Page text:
I tried setting up an airbed next to Ty so I could respond to him immediately, but I'd finally get him down only to have him wake up to the sounds of my getting back on the bed. I've started sleeping on the floor next to his crib. It's uncomfortable, but at least it guarantees I can get to him and ideally keep him in the crib before he gets too worked up. Hopefully I won't need to stay sleeping on the floor for too long.

Fortunately he managed to roll over and stay asleep for 2 of his naps today (though not for the other 2), so I'm hoping he will eventually adjust to staying asleep after rolling and I can sleep in a bed again. 

In the middle of November, Tyler finally began sleeping well. He still couldn't put himself down, but his wake ups decreased, the time we spent comforting him was minimal, and we were all getting plenty of sleep in our own beds.

November 9th, 2013 (4:00am)
Ty's sleeping through the night tonight (over 7 hours so far) for the first time since beginning to roll over in his sleep. I'm thrilled, but after the week I've had, my body doesn't have the vaguest idea what to do with all this uninterrupted sleep. 

He ended up getting 10 hours with only 2 wake ups for a quick comfort patting on the back before falling back asleep.

Success! He's started responding to being comforted while on his belly in the crib.

Nov 12th, 2013
The 4 month sleep regression was harder to cope with than when he was a newborn, but I think we officially have a sleep through the nighter! It's now been 4 nights in a row of at least 10 hours of sleep. They're not soundless yet. We still have to go in 2-6 times to comfort him, but we stay only a few minutes or less and he never leaves his crib. The naps still need a lot of work, but it's a lot easier to deal with a grumpy, tired baby that's fighting sleep during the day than it is at night when I'm sleep deprived.

Of course the same evening I write that post, Ty had a horrible time going to sleep for the night when falling asleep at the start of the night had never been an issue. It seems we'd solve one problem only to have another one crop up.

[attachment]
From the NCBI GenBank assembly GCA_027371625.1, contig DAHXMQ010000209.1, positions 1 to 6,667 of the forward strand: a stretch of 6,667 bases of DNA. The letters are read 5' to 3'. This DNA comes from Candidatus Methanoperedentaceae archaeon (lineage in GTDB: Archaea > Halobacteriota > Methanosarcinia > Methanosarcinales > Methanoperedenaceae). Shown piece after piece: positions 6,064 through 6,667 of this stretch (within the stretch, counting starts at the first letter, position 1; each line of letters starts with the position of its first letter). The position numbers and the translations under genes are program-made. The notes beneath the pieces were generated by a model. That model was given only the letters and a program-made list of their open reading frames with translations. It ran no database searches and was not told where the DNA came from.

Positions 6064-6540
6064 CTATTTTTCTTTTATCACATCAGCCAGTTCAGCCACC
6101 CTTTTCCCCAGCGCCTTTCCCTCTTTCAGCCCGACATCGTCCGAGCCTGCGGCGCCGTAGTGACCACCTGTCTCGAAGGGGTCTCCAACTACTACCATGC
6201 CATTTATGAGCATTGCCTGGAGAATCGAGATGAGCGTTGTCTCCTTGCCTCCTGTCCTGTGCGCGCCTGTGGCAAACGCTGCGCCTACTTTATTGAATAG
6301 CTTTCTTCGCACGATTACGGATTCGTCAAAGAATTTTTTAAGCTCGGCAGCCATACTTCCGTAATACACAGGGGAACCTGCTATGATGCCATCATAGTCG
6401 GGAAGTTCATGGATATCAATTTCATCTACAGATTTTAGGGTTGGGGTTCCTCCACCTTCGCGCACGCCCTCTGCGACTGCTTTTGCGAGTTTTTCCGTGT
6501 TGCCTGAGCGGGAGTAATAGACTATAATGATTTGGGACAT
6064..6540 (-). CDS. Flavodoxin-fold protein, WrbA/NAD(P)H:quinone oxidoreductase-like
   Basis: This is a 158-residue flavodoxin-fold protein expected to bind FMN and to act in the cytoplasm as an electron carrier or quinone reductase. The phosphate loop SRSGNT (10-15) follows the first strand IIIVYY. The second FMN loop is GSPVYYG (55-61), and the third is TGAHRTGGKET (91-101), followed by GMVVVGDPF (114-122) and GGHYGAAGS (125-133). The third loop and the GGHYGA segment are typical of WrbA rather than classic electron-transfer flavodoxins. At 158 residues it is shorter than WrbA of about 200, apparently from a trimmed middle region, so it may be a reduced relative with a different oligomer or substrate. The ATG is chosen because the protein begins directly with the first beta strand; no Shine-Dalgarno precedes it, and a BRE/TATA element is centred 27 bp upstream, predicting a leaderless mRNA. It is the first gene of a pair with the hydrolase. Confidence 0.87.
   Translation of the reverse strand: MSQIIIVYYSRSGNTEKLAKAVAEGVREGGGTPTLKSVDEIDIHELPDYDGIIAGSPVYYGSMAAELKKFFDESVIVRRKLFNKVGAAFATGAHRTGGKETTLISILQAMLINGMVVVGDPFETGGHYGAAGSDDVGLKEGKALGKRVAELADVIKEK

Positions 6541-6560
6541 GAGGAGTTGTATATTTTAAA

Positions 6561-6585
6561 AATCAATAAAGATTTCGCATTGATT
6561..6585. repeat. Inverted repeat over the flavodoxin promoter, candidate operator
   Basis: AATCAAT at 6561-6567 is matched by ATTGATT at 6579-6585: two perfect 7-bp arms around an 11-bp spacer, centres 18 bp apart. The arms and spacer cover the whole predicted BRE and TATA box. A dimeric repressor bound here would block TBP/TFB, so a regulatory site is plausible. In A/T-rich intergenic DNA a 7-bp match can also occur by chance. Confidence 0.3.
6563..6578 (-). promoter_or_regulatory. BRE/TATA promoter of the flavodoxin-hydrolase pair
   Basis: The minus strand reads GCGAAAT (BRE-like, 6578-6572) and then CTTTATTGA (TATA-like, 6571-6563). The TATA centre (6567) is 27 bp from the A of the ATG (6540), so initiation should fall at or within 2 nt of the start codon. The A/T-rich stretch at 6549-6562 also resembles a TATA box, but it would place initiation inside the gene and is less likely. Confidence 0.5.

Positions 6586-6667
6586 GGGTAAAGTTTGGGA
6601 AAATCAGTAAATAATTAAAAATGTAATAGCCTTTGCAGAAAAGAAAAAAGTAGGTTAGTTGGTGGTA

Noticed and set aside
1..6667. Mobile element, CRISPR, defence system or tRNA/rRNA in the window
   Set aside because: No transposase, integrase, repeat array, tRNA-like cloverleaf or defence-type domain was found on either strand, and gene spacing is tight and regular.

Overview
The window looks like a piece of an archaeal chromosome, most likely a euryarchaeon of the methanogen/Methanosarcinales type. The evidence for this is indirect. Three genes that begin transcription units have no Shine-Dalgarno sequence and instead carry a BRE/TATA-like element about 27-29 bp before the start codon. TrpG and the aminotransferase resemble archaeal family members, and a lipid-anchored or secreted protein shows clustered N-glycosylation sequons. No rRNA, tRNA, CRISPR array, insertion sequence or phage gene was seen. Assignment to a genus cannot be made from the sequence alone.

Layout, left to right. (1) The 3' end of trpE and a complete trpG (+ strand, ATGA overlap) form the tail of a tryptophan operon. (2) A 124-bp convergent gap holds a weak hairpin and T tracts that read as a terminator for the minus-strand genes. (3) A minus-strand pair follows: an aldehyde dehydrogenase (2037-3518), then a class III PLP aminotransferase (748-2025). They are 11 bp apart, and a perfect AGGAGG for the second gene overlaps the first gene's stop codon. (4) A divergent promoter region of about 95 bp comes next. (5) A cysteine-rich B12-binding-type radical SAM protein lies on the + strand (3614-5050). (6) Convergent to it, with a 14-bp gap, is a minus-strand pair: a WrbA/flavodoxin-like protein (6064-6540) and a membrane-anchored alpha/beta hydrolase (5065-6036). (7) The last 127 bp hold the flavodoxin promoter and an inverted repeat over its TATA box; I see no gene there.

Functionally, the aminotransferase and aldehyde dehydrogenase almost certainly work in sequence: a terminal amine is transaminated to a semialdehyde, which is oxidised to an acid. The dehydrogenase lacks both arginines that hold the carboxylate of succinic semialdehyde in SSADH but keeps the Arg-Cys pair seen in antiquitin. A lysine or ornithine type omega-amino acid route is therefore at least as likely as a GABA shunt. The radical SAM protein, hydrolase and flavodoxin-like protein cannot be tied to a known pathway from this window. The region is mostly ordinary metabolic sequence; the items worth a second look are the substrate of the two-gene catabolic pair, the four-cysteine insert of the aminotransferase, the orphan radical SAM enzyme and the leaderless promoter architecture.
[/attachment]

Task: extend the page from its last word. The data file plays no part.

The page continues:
During this time of difficulty, prayer made such a difference at helping me maintain my composure. I started praying before I went in the room to console him, not just complaining to God in the difficult moments. Even if I weren't a religious person, I think reminding myself to stay calm before going in was a good idea. Instead of feeling sorry and upset for losing so much sleep, it helped me enjoy bonding with my baby. I wouldn't always have that chance, so I might as well enjoy it while I did. 

From November 18th-21st, we met up with Oscar's parents for a short vacation in Lincoln City, Oregon. Putting Tyler to sleep there was very difficult because we didn't have a rocking chair. We'd gone out of town to Utah before, but our parents each had recliners for us to rock Tyler down in. In the hotel I had to take him into the pitch dark bathroom to hold and walk him to sleep. He wailed for about 30 minutes before his little motor started calming down and he finally fell asleep (we like to call this "the little engine that couldn't"). It was incredibly draining on my arms. This was another time that if he hadn't had the spit up issues, I would have let him cry it out in the pack and play. If I'd had a rocking chair, it would have taken much less time to put him down, and I could have had him relaxing on the boppy while we rocked. Oscar had to put Ty down a lot that trip since I simply didn't have the arm stamina to hold my 21 pound boy until he would fall asleep. His parents helped out too, but usually ended up just letting Ty fall asleep on them since transitioning him to the pack and play was just as difficult for them as it was for us. Sometimes Ty would let me sit down and sway him back and forth, but it was still hard on my arms. As enjoyable as the vacation was, I longed to get Tyler back to his rocking chair and back to his crib.